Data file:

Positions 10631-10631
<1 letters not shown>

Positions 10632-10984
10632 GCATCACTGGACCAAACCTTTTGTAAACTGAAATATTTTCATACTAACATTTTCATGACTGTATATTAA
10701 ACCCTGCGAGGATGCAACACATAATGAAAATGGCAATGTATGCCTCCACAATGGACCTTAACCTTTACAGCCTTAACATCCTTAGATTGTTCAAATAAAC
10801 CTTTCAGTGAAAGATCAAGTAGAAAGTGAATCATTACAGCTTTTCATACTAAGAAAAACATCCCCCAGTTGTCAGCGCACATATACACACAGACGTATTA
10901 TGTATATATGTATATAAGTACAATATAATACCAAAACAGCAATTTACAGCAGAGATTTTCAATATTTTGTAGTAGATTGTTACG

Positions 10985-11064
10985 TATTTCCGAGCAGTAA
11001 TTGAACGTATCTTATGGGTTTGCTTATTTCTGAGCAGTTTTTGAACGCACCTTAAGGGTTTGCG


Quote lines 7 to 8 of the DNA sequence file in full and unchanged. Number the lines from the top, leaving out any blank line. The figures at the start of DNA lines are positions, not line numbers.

10901 TGTATATATGTATATAAGTACAATATAATACCAAAACAGCAATTTACAGCAGAGATTTTCAATATTTTGTAGTAGATTGTTACG

Positions 10985-11064